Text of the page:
To open PrintMusic files, get the free FinaleNotepad program. Versions are available for Windows and Mac OS X. It opens PrintMusic files, as well as imports and exports MIDI.
To download the free program, the Finale website will require you to register a free account with them. Be sure to check the opt-in marketing settings at the bottom of the form if you don't want them to email you or give your contact information to their partners.
After the last tutorial on how to download sheet music files there were some requests on how to upload files to the site for other readers to see.
If you've transcribed some music from Halo or any other Bungie or Wideload game and would like to share it with the community here through Rampancy's sheet music section, first you need to have an account, confirm that account, and be logged in. All of those steps are covered in the tutorial on How To Download Sheet Music Files. After you've followed those steps, come back here.
Every so often readers have some trouble obtaining access to the sheet music files on Rampancy.net. Below is a short tutorial to help you out.
The short answer is that these files are freely available to anyone. All I ask in return is that you register an account first. Registration is free. I don't give out your email address to anyone, and the site will not mail you anything unless you ask.
Narc and Blackstar finish Halo 1 with revised graphics from Halo Master Chief Collection!
Since Marty O'Donnell just posted a version of the Halo MWNY trailer from 1999, (view it here: https://www.youtube.com/watch?v=XL0hrSSUpHw ) I thought I'd splice together a side-by-side comparison of that version and the one from Bungie's own YouTube channel, which I remember as being the version actually shown to the MWNY audience and captured in multiple shakycam videos.
Bungie's version is on the left; Marty O'Donnell's version is on the right.
Testing our 360 setup for the Destiny beta produced some odd results in Halo Anniversary online co-op.
Today on MyChemicalBromance's YouTube channel there's a new musical montage of multiplayer mayhem called Get W'rkt. It features footage from multiplayer games played by the Bungie.net group For Carnage Apply Within. Footage is included from this month's games in Marathon Infinity multiplayer using Aleph One, Myth II, and Halo Custom Edition on PC.
For years now I've speculated that Bungie became independent from Microsoft in 2007 because the studio wanted to make games that weren't Halo but Microsoft wanted no part of that. This conclusion seemed (to me, anyway) to be strongly supported by the spinoff deal that set Bungie free in exchange (at least in part) for Microsoft keeping the Halo franchise. Any lingering doubts I'd suggest were expunged by Jason Jones in his last interview with Game Informer:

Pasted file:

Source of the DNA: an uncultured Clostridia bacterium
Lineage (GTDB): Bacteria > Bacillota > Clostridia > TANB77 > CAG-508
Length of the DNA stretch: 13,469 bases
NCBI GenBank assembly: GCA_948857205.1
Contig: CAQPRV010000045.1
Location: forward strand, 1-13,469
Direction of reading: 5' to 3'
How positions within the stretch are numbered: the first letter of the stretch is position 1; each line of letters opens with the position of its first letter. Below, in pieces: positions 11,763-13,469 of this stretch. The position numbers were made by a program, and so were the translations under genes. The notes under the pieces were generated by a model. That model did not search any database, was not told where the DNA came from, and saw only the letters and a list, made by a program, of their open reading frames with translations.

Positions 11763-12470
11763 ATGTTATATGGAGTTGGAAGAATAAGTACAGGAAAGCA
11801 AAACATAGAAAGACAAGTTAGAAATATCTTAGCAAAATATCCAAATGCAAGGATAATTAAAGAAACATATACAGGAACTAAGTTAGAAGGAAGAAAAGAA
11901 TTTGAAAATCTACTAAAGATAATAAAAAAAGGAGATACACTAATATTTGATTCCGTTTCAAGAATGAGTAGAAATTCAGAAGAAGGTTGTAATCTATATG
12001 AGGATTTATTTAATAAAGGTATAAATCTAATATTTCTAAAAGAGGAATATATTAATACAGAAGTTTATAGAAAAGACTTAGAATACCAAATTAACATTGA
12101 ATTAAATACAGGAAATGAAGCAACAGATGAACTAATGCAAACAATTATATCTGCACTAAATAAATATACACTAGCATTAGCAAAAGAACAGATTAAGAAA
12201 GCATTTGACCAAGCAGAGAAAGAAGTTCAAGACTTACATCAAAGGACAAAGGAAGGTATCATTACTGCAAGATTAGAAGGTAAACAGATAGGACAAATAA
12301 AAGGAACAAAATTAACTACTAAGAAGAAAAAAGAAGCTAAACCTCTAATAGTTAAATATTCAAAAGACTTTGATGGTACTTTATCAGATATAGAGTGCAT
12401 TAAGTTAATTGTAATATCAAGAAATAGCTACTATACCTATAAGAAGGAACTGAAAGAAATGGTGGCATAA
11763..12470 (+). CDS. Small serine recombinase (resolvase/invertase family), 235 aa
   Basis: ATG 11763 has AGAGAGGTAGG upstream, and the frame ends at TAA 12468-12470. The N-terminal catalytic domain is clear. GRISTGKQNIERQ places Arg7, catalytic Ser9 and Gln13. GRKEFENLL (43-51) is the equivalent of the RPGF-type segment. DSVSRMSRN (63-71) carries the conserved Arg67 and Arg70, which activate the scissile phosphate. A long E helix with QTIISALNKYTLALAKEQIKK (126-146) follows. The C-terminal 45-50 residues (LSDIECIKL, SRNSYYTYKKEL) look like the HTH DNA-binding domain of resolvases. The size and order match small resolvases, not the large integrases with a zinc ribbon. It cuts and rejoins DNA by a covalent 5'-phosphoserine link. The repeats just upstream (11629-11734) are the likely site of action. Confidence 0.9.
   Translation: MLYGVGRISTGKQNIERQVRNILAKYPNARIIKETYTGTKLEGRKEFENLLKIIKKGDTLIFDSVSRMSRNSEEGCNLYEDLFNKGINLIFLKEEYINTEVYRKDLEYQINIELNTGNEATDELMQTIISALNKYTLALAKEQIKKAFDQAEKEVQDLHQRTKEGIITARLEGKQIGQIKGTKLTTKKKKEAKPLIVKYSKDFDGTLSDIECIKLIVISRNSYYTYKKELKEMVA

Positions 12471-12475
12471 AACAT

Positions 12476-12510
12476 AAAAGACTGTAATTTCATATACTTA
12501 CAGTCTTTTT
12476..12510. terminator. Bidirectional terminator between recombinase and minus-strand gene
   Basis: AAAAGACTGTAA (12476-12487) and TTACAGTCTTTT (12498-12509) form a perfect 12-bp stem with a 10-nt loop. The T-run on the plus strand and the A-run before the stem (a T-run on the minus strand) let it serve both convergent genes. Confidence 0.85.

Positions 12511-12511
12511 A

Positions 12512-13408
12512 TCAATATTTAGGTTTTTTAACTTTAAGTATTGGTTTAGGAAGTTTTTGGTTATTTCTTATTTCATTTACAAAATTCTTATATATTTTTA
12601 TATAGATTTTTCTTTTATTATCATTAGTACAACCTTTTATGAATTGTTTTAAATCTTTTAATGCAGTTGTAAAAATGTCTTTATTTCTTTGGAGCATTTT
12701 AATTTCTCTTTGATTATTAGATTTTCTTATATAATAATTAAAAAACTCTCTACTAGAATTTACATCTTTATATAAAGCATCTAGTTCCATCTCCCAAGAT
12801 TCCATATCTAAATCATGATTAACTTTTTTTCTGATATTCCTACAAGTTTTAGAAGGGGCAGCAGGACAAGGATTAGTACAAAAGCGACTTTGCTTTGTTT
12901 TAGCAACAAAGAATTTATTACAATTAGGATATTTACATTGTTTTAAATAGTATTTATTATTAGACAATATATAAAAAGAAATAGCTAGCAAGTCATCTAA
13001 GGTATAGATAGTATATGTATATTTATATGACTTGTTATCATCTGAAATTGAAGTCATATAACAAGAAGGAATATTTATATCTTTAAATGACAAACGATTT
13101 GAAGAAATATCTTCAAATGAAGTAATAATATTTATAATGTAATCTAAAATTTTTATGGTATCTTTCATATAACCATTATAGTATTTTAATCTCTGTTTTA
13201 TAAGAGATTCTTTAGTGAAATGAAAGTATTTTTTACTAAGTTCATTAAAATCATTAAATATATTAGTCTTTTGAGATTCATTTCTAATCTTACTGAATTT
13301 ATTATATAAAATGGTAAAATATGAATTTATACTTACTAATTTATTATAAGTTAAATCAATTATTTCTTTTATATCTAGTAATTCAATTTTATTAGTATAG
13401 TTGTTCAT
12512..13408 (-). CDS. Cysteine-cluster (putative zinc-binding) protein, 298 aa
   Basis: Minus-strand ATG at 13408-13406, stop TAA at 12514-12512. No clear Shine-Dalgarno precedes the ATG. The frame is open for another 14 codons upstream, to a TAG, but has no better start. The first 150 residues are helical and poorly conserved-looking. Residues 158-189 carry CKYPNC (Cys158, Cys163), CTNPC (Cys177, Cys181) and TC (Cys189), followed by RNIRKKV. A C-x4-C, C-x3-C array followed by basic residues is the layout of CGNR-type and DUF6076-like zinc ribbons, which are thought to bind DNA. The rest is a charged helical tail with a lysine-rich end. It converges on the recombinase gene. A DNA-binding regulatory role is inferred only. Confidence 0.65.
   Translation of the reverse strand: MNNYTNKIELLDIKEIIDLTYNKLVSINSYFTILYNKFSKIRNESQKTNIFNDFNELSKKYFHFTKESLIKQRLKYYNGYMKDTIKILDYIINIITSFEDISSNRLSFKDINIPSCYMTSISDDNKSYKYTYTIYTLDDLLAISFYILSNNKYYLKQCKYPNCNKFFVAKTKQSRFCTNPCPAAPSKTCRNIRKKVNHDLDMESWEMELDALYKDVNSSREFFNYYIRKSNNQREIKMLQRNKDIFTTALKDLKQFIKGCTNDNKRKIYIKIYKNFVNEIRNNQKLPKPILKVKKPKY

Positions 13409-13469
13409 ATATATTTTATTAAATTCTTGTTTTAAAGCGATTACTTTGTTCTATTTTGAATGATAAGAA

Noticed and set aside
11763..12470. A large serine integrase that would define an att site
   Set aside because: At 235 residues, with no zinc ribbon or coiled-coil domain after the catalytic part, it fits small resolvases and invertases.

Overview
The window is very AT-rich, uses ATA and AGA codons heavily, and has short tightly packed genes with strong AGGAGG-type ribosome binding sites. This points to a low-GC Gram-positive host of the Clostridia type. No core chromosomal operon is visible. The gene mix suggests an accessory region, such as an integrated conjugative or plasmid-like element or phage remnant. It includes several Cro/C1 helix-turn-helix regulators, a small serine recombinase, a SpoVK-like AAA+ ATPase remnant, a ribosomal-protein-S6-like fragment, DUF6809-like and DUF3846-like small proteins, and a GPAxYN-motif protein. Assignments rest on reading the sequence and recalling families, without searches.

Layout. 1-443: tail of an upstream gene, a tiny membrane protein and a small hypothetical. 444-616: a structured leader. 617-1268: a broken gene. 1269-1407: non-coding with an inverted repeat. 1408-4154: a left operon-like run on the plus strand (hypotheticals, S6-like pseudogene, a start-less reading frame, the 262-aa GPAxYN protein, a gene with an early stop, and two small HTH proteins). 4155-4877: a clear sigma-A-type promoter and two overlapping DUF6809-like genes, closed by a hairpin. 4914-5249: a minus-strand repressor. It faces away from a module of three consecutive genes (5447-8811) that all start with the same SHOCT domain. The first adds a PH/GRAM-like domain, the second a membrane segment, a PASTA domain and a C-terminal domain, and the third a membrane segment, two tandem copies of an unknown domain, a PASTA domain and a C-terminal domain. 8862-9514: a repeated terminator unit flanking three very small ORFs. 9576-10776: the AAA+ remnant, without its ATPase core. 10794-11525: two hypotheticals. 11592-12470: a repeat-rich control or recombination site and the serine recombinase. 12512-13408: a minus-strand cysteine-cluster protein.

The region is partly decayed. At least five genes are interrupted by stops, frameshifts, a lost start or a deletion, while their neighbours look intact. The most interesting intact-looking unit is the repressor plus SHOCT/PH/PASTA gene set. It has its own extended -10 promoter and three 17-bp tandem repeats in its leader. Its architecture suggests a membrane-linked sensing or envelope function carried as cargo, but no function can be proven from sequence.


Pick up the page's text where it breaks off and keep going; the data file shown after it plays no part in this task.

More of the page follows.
GI: Before Destiny, your team had been working on Halo for a long time. What prompted the move?
Seven things in Halo that are the same (or better) in Marathon.
This podcast uses:
Aleph One, free and open source versions of Marathon for Windows, Mac and Linux at http://source.bungie.org
Garry's Mod, available from Steam.
Mark V[B] Spartan model for Garry's Mod by 017.
Halo M6G and SMG weapons by Residual Kat.
SCars Slim by Sakarias88, Scars Halo by Lucky9Two, and Russian cars by Denz.
Blood Fury's cinema tools.
Greenscreen Material by DasMatze.
You can never truly know a game until you play it.
Seraph, from Matrix Reloaded
Okay, so I'm paraphrasing, but the point stands. Right now we don't know much about Destiny, but it might be pretty difficult to say we know anything at all. I'm starting to get a sort of pleasant feeling of deja vu, and wondering what it was we thought we knew about Halo when it was first revealed. Our first glance at the game back then was more substantial back in the summer of 1999, when Steve Jobs welcomed Jason Jones on stage to show Halo running live, in real time, using OpenGL, on a Macintosh. He then said it was coming out on PCs and Macs next year.
The rest is history.
Perhaps Bungie showed more of Halo back then than of Destiny now because they honestly thought they were closer to releasing Halo than they really were. Possibly they felt they had to generate some hype for the game. Despite being an award-winning cross-platform developer, it's hard to say that Bungie commanded the kind of attention before that game's release in the Macintosh gaming market that they have occupied in the console world ever since. Now, independent from Microsoft, without the need to serve the well being of the Xbox platform over and above all else, the players on Sony's platform may now be their thrall as well, and after that, who knows, perhaps those on Macs, Windows, and even Linux, iOS and Android. Bungie would appear to have big plans for Destiny.
It's not the first time Bungie's had big plans, though, and things have a way of taking on a life of their own. In particular, some of Bungie's plans for Destiny remind me of what I always guessed were Bungie's original plans for Halo...